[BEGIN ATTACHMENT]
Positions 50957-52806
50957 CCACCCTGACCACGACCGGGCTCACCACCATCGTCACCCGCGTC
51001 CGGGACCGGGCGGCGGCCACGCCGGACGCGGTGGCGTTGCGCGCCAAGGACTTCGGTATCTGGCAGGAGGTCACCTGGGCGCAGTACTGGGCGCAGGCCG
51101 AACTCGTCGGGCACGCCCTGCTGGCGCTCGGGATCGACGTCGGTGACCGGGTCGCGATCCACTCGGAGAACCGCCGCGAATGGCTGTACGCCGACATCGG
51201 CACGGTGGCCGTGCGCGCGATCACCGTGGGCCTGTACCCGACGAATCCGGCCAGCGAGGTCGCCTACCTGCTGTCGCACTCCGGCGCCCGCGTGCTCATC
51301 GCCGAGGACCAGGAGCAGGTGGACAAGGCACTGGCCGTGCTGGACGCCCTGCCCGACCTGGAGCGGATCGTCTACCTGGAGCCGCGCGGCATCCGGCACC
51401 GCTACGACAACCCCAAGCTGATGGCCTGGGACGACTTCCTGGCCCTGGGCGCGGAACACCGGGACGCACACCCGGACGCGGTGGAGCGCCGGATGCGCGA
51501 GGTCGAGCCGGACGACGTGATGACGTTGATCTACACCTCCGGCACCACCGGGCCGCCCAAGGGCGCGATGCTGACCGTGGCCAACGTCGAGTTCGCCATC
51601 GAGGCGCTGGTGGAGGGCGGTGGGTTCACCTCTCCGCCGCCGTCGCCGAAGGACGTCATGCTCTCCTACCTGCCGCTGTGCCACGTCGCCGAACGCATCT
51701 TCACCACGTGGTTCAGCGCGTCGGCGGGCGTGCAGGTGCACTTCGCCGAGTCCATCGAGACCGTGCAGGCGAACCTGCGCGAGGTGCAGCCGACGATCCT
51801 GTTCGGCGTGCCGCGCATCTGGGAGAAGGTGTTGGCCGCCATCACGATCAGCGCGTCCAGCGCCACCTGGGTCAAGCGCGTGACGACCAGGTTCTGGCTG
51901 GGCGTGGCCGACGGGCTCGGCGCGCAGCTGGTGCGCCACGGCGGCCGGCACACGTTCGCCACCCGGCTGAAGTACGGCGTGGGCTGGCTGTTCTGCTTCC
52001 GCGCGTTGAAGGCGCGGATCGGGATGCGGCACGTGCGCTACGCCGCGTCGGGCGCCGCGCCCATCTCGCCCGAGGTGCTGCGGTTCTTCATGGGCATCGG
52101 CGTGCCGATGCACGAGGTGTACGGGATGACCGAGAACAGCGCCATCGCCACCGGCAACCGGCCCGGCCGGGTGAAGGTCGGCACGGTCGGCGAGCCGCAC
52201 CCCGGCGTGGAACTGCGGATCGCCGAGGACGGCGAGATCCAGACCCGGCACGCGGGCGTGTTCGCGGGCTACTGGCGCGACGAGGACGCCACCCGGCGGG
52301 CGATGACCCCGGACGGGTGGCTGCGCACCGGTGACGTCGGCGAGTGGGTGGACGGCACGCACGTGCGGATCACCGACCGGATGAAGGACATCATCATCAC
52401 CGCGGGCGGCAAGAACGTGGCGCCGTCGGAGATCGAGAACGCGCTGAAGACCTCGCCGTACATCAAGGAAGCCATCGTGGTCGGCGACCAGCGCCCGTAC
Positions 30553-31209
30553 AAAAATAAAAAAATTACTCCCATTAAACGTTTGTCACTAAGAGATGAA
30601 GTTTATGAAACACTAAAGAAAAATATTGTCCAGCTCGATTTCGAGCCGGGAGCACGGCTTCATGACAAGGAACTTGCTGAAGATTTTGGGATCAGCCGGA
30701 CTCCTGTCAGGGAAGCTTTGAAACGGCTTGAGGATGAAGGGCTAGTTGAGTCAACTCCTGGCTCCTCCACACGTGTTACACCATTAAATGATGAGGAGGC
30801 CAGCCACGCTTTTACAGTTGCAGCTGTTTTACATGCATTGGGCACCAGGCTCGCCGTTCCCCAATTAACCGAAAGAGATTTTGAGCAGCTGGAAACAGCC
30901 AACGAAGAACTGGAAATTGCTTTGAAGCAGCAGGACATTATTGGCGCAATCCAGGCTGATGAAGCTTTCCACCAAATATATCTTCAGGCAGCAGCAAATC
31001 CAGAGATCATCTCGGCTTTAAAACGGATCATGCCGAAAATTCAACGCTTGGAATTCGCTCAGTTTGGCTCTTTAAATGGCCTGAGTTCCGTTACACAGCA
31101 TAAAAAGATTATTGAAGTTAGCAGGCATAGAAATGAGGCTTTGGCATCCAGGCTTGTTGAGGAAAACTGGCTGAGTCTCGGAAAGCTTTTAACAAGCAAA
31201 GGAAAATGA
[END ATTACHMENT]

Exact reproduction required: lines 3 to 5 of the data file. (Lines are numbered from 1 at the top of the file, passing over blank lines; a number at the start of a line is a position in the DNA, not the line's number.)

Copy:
51001 CGGGACCGGGCGGCGGCCACGCCGGACGCGGTGGCGTTGCGCGCCAAGGACTTCGGTATCTGGCAGGAGGTCACCTGGGCGCAGTACTGGGCGCAGGCCG
51101 AACTCGTCGGGCACGCCCTGCTGGCGCTCGGGATCGACGTCGGTGACCGGGTCGCGATCCACTCGGAGAACCGCCGCGAATGGCTGTACGCCGACATCGG
51201 CACGGTGGCCGTGCGCGCGATCACCGTGGGCCTGTACCCGACGAATCCGGCCAGCGAGGTCGCCTACCTGCTGTCGCACTCCGGCGCCCGCGTGCTCATC